2020 Part D Coverage Parameters 

A summary of next year's adjustments

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Published April 22, 2019

 

Each year, the Centers for Medicare and Medicaid Services (CMS) adjusts the cost sharing limits for the standard Medicare Part D plan. Earlier this month, CMS announced the adjustments for 2020. Below is a summary of the adjustments for next year:

Deductible: $435 (a $20 increase from 2019)

  • This is the amount a Medicare beneficiary must pay for prescription drugs before coverage under the Part D plan begins.

Initial Coverage Limit: $4,020 (a $200 increase from 2019)

  • After the deductible, the Part D plan will provide coverage for prescriptions subject to copays or coinsurance. This coverage is provided up until the Medicare beneficiary has incurred $4,020 of prescription drug expenses (based on the total cost of prescription drug expenses paid by the Medicare beneficiary and the plan).
  • Medicare beneficiaries should expect to incur $896.25 of out-of-pocket expenses after the deductible and until the initial coverage limit is reached.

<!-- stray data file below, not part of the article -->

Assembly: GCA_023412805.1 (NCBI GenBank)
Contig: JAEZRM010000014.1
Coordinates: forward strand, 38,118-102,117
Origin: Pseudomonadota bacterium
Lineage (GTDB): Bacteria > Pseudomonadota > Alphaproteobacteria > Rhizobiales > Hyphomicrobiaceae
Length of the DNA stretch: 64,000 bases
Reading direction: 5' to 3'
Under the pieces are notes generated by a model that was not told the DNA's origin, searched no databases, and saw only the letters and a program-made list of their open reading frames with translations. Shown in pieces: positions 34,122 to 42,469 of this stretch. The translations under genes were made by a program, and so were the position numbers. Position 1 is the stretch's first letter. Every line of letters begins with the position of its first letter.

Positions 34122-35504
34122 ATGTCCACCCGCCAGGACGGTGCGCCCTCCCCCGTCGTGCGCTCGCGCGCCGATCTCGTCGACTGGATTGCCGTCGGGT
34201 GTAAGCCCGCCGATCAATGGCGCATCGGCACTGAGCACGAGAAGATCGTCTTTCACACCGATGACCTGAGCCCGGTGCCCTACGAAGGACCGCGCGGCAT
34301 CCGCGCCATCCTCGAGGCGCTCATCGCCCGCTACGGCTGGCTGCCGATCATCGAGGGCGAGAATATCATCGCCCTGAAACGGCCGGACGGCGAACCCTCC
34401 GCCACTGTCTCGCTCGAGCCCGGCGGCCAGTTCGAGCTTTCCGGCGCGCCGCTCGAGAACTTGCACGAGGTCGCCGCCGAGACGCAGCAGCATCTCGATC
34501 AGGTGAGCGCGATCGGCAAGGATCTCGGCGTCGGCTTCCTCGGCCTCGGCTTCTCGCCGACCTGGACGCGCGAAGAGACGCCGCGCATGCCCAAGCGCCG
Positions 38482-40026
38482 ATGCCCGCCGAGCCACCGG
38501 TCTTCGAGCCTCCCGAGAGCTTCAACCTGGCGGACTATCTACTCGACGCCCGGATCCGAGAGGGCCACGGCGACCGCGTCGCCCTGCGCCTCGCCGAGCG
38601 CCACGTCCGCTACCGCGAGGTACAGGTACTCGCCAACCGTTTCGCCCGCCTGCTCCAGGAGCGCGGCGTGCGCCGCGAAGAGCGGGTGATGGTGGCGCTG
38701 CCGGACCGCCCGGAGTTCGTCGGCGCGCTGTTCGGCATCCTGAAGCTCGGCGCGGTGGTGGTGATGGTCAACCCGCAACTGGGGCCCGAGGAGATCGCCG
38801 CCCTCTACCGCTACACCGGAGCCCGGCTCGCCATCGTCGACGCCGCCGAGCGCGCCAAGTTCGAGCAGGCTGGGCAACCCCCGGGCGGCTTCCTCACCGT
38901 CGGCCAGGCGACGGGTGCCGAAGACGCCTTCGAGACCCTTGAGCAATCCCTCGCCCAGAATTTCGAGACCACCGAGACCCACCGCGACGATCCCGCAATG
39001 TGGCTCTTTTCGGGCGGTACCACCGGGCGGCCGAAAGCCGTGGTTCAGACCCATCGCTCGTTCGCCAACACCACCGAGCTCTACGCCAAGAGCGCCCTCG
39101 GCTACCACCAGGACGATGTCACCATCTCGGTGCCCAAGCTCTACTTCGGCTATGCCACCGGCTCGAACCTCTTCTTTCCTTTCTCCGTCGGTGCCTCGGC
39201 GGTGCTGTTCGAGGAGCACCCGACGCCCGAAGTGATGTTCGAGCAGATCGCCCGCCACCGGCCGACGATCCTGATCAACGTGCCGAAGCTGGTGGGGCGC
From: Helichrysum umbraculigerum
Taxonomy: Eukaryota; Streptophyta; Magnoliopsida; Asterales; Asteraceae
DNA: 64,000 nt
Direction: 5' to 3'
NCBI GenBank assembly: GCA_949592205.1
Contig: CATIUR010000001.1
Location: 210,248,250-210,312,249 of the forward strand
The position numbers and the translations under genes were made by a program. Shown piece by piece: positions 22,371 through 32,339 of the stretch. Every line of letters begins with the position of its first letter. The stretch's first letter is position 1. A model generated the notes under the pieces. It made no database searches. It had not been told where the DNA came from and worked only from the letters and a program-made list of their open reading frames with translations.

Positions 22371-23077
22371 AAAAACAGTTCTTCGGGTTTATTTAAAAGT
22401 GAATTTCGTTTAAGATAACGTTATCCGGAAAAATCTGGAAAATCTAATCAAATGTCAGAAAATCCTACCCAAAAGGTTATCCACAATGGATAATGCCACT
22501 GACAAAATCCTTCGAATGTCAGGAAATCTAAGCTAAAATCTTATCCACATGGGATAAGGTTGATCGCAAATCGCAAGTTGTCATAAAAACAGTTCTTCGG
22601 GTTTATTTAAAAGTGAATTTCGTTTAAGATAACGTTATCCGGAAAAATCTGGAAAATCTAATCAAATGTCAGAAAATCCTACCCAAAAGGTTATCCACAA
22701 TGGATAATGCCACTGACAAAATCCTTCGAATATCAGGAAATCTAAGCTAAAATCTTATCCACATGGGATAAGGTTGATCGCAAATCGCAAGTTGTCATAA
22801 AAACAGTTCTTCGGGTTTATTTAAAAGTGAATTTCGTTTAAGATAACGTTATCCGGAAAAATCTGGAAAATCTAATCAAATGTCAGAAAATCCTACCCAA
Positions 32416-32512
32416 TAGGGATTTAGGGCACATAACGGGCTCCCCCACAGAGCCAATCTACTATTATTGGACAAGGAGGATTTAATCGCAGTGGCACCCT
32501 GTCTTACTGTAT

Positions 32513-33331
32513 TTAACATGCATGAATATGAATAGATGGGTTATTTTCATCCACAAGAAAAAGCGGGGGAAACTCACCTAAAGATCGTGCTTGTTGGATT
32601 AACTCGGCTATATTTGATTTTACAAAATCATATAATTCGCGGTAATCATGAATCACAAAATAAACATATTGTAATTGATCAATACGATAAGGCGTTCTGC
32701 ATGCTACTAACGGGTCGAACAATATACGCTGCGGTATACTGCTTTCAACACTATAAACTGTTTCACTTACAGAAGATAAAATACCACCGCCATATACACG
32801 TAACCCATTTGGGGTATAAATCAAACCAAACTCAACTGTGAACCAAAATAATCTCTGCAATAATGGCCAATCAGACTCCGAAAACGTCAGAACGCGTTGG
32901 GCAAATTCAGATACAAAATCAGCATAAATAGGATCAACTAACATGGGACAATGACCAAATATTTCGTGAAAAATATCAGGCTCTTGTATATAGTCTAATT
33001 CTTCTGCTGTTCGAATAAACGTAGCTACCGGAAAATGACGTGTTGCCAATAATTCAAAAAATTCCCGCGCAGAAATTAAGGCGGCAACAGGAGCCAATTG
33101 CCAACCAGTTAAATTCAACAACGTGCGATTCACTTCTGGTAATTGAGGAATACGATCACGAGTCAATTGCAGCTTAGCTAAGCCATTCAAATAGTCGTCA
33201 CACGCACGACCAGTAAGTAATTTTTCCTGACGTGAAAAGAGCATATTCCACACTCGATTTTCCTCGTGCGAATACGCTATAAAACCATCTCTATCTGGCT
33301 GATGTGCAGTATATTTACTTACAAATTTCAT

• Once the initial coverage limit is met, you are said to have reached the “donut hole” entry point.

Donut Hole (Coverage Gap): Begins after $4,020 of prescription drug expenses have been incurred.

  • In the past, it was as if there was another deductible that had to be met. However, the Affordable Care Act (ACA) closed this so-called donut hole. In 2020, there will be a 75% discount provided for generic and brand name medications purchased during the donut hole, up until the out-of-pocket limit.
  • For generic drugs, only the cost the Medicare beneficiary pays applies to the out-of-pocket limit. This will be 25% of the generic drug cost. So, if a generic drug had a retail price of $100, the Medicare beneficiary will pay $25 to fill their prescription, and $25 will be applied towards their out-of-pocket limit.
  • For brand name drugs, the Medicare beneficiary will only pay 25% of the drug expense, but they will have 95% of the cost of the drug applied towards their out-of-pocket limit. So, if a brand name drug had a retail price of $100, the Medicare beneficiary will pay $25 to fill their prescription, but $95 will be applied towards their out-of-pocket limit.

Out-of-Pocket Limit: $6,350 (an increase of $1,250 from 2019)

  • This is the maximum amount of out-of-pocket expenses a Medicare beneficiary will have to pay prior to reaching their catastrophic coverage benefit.

Catastrophic Coverage: Small copays are required after the out-of-pocket limit has been met.

  • $3.60 for generic drugs (a $.20 increase from 2019)
  • $8.95 for brand name drugs (a $.45 increase from 2019)